Plastics are the most common form of marine debris. They can come from a variety of terrestrial and ocean sources, enter the water in many ways, and impact the ocean and the Great Lakes. Once in water, plastic waste never completely biodegrades. Plastic represents a serious threat to our oceans and waterways.
Birds, turtles, fish and other marine species ingest the pieces of plastic and mistake them for fish eggs, plankton, jellyfish, or other food sources. Every year, hundreds of thousands of marine creatures, both large and small, die from complications related to plastic waste: they may have stomachs full of plastic that they cannot digest or they can be fatally trapped in the rubble. Harmful chemical contaminants can also stick to plastics and increase the toxicity of plastic waste that animals consume. The risks to human health derived from microplastics in seafood are currently being evaluated.
The Ocean Plastic unit for children ages 7 to 11 is a resource for KS1 teachers that introduces students to the topic of plastic pollution. Students study materials, their properties and are inspired to achieve changes in their communities. The boom in plastic production reached 1.5 million metric tons in 1950, and it was approximately a decade later that the scientific community realized that this material was polluting the oceans. According to the National Ocean Service, the vast majority of ocean pollution, a whopping 80 percent, comes from land.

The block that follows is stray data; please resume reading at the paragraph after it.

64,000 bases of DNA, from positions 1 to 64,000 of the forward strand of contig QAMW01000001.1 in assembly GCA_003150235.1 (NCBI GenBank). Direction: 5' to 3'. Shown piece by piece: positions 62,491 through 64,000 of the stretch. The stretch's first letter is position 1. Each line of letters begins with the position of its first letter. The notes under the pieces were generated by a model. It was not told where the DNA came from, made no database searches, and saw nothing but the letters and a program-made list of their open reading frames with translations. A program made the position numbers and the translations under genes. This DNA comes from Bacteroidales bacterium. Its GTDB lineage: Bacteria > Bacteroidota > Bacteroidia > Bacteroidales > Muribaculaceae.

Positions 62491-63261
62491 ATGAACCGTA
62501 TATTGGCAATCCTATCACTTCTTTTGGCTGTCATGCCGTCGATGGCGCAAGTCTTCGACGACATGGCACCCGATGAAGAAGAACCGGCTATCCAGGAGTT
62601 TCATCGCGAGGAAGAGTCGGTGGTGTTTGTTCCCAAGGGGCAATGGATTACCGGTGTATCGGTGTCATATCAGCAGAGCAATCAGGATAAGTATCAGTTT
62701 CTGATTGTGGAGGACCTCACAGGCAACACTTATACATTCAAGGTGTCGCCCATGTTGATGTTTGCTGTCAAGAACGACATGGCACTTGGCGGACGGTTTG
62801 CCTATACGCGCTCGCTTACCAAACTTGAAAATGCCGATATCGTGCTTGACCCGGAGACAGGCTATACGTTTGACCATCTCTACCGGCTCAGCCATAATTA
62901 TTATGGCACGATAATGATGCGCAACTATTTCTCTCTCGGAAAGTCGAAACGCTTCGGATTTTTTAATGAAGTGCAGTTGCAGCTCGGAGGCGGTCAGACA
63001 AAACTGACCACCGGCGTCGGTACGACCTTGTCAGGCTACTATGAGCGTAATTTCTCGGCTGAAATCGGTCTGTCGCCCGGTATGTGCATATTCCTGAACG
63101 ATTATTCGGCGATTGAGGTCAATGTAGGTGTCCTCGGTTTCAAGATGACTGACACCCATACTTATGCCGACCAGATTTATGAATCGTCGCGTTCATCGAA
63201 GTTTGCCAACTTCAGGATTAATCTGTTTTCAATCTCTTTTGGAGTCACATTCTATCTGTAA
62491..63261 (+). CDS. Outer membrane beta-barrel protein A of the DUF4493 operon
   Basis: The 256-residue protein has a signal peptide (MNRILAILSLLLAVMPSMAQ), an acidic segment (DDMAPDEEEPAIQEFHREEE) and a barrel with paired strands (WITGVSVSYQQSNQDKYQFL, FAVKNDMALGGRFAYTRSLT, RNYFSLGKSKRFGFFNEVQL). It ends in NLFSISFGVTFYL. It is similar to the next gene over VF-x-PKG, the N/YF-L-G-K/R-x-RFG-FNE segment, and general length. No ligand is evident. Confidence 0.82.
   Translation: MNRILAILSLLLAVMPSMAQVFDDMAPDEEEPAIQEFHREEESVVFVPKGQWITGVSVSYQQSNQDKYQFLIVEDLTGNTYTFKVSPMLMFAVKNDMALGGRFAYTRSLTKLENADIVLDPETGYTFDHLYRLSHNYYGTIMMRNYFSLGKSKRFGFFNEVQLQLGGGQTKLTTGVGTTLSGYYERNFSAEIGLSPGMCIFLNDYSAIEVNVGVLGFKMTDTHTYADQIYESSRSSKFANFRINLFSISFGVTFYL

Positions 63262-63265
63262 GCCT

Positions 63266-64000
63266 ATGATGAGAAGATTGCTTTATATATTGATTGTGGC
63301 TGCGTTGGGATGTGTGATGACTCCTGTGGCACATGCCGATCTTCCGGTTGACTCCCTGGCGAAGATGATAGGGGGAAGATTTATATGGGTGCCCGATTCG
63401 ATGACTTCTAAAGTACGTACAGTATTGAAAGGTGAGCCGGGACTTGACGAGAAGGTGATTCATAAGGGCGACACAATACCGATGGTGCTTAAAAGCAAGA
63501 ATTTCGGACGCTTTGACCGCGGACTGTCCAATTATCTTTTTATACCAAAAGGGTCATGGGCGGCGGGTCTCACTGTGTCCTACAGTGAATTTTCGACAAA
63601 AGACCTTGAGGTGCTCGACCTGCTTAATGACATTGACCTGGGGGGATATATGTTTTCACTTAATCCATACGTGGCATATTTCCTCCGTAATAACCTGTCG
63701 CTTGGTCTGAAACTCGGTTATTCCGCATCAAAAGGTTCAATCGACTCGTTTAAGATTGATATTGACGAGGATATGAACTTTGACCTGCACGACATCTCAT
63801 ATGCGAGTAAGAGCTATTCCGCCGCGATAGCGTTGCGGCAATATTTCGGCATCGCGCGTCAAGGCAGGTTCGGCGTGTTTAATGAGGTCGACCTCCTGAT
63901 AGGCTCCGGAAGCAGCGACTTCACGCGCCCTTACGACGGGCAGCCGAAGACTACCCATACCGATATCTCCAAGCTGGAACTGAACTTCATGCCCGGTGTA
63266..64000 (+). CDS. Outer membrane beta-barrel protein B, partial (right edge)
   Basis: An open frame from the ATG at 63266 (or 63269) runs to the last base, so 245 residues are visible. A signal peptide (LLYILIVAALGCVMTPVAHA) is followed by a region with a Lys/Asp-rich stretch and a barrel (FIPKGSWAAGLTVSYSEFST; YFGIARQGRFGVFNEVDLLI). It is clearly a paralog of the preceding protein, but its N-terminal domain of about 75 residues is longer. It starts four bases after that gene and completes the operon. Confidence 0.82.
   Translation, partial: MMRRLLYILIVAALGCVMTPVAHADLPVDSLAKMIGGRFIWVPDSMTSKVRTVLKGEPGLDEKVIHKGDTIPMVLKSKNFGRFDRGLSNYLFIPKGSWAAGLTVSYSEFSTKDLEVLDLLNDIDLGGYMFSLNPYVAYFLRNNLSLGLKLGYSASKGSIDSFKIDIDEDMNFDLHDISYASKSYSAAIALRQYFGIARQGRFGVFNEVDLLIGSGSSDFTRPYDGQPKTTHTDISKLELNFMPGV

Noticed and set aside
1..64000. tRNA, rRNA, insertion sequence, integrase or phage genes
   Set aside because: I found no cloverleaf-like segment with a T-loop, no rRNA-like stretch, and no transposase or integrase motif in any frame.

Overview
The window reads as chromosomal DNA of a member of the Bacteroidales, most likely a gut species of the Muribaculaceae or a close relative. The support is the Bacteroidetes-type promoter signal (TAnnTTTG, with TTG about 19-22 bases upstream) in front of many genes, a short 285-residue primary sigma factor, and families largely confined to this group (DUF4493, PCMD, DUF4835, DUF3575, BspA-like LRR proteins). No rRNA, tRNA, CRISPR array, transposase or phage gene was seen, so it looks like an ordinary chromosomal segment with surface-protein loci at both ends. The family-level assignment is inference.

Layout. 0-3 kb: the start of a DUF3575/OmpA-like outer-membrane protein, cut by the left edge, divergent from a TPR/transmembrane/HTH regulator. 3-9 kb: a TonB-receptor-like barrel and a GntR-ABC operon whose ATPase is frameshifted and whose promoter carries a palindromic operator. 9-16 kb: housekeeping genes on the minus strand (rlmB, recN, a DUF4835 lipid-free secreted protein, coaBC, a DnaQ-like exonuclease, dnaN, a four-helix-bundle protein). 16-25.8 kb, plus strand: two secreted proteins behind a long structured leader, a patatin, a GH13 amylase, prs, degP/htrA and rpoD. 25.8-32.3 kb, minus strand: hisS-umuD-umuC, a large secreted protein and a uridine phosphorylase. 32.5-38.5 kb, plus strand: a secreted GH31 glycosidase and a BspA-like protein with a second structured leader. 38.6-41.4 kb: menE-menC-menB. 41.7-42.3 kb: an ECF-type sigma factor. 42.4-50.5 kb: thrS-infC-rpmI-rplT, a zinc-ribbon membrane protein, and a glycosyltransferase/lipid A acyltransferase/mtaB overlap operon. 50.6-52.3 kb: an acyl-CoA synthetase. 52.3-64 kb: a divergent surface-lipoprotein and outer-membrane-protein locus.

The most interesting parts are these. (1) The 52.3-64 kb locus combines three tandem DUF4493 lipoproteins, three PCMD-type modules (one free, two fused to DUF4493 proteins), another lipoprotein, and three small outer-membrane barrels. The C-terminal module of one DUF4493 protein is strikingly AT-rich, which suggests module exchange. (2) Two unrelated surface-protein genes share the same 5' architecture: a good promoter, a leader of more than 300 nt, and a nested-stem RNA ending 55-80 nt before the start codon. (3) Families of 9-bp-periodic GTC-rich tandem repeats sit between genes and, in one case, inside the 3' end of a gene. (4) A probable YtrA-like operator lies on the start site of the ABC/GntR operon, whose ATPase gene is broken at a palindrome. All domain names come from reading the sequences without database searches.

The cover was molded with ocean plastics collected near islands or coasts and, through this small blue accent, Soma and Parley hoped to start conversations about pollution. Fashion brands have also turned Ocean Plastic into yoga pants, swimsuits, jackets, jeans, bracelets and sunglasses. Through the NextWave Plastics collective, major retailers of furniture and electronic products are also adding ocean plastics to their manufacturing process. The main sources of plastic waste found in the ocean come from land and come from urban and storm runoff, sewer overflows, garbage, inadequate waste disposal and management, industrial activities, tire abrasion, construction and illegal dumping.
Members such as HP are manufacturing ink cartridges for printers with plastic bottles from Haiti's waterways, while recent additions, such as IKEA, seek to use ocean pollution as raw material for household items and furniture. A plastic water bottle thrown on the street can travel through a stormwater sewer, to rivers and streams, and to the ocean. Ocean advocacy groups also recommend getting rid of microbeads, the tiny plastic particles embedded in many soaps, scrubs and toothpastes.